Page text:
rather just A going to B that we got both forms to be same.

In general, quasi steady state form and quasi equilibrium approaches need not give you
the same functional form. But if that is that is the that is the case here, at least they are
functionally same, which also tells us that somehow quasi steady state approximation
and quasi equilibrium approximation are related to related to each other. By the way
what is this alpha, beta and gamma of course, what are they? This alpha, beta, gamma
are contains this terms such as rate constants or equilibrium constant SR and so on,
combination of that. It is a little complicated so I am not reproducing it here. You can see
that in any standard text book.

So, what happens, so what is a link between quasi steady state and quasi equilibrium
equilibrium approximation? Quasi steady state approximation as you can see here is a
more generalized approach. We do not have to assume that individual steps or reactions
are fast or slow and so on. We do not have to even assume that there is a rate
determining step. Always said was the species are reactive. So, it is a more general
approach compared to quasi equilibrium approximation.

Now, what is a connection between the two? So, this is a simplified form of this
particular rate expression. What did we assume in quasi equilibrium? In quasi
equilibrium we assume that K a and K d - the kinetic rate constants of adsorption and
desorption reactions are very high. So, if we make that assumption and put it into the
quasi steady state approximation that is this alpha, beta, gamma are all these functions of
K a, K d. It turns out that we get alpha to be 1, beta to be 1, gamma to be 1 or in other
words quasi steady state approximation general form reduces to quasi equilibrium
approximation. If you make an assumption that K a and K d are very large compare to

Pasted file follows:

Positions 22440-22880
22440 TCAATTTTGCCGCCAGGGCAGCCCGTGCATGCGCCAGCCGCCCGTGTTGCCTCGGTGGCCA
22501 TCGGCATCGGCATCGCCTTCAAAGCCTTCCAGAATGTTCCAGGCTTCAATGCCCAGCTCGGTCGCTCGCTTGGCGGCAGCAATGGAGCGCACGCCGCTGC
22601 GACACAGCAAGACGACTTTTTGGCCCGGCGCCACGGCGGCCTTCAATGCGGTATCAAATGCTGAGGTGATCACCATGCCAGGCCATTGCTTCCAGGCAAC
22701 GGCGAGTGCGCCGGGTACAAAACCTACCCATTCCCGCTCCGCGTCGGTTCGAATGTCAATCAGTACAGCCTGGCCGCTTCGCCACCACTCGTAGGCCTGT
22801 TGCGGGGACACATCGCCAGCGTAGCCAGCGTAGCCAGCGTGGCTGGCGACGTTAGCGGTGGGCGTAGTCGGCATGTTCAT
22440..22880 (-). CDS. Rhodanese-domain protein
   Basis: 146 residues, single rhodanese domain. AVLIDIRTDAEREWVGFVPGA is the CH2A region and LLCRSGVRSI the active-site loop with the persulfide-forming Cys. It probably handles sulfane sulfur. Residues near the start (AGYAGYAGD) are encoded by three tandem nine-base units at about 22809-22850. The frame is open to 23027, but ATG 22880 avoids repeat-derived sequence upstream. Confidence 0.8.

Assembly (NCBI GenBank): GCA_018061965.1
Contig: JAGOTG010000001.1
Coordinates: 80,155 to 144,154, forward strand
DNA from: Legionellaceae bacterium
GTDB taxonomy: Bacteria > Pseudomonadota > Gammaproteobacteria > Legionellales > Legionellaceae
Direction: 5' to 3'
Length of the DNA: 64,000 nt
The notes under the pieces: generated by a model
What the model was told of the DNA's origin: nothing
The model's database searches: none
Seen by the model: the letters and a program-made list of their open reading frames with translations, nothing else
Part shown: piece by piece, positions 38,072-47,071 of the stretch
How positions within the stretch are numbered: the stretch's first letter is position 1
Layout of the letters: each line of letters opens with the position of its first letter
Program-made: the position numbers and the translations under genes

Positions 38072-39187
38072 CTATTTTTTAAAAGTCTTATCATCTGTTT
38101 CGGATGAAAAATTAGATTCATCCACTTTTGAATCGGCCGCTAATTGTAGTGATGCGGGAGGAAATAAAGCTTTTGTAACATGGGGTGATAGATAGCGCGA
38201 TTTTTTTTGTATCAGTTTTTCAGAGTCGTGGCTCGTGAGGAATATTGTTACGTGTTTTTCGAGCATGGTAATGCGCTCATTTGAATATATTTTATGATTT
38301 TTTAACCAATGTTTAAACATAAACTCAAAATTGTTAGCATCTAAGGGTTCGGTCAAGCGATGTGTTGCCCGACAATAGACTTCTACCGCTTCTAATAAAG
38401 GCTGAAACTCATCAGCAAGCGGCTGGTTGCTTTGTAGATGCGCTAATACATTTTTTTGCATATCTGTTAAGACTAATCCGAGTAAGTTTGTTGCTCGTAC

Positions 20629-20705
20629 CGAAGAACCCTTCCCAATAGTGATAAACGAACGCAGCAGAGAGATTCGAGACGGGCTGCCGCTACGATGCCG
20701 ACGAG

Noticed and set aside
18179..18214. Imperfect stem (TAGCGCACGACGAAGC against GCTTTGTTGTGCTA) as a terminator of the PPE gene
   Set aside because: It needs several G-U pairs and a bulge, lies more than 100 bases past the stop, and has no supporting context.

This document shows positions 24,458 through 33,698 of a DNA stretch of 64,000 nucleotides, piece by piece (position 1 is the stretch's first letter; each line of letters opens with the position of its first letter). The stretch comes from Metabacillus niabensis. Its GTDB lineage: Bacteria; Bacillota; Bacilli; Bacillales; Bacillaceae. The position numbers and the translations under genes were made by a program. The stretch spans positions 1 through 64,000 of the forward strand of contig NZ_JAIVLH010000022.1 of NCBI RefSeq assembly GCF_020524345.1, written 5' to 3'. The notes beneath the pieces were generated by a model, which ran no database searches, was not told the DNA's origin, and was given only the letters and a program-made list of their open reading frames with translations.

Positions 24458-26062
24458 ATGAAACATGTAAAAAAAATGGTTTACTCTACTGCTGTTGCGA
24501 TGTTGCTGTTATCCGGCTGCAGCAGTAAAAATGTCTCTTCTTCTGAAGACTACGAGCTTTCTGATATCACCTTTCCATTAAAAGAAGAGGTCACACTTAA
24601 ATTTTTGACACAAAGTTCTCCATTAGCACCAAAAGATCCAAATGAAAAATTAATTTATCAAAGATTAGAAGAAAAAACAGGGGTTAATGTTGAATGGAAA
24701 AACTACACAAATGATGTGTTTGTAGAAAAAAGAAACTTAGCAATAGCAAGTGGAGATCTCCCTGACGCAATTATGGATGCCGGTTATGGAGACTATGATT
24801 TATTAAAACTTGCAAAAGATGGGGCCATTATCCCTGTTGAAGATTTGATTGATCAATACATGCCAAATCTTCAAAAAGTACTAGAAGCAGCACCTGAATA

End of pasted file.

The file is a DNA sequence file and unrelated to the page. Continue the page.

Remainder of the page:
compare to K SR. And that is that is the connection between the two - quasi steady state
approximation and quasi equilibrium equilibrium approximation. So, this in short is how
we get the kinetics of the catalytic reactions. Let it be let it be homogeneous catalysis,
heterogeneous catalysis, right now it is only the reaction, so we are not worried about
whether there are one phase or more phases present in the system.

So, to summarize for a catalytic reaction, we get rate expressions which have kinetic
term multiplied by driving force divided by the adsorption term. The adsorption,
desorption terms denote the strength of how strong or weak is the adsorption of A on to
the or the reactants and products on to the on to the surface; surface reaction term
determined by what kind of reaction that is taking place, whether it is a single site, dual
site or reaction of Rideal Eley mechanism, such as adsorbed species and gas molecule for
example.
So, we will we will conclude our session on kinetics of catalytic reaction. And in the
next class, we will look at last set of complex reaction namely, a case where we do not
have precise idea of what these reactants and products are, and so how we deal with such
situations, how do we determine their kinetics. Thank you.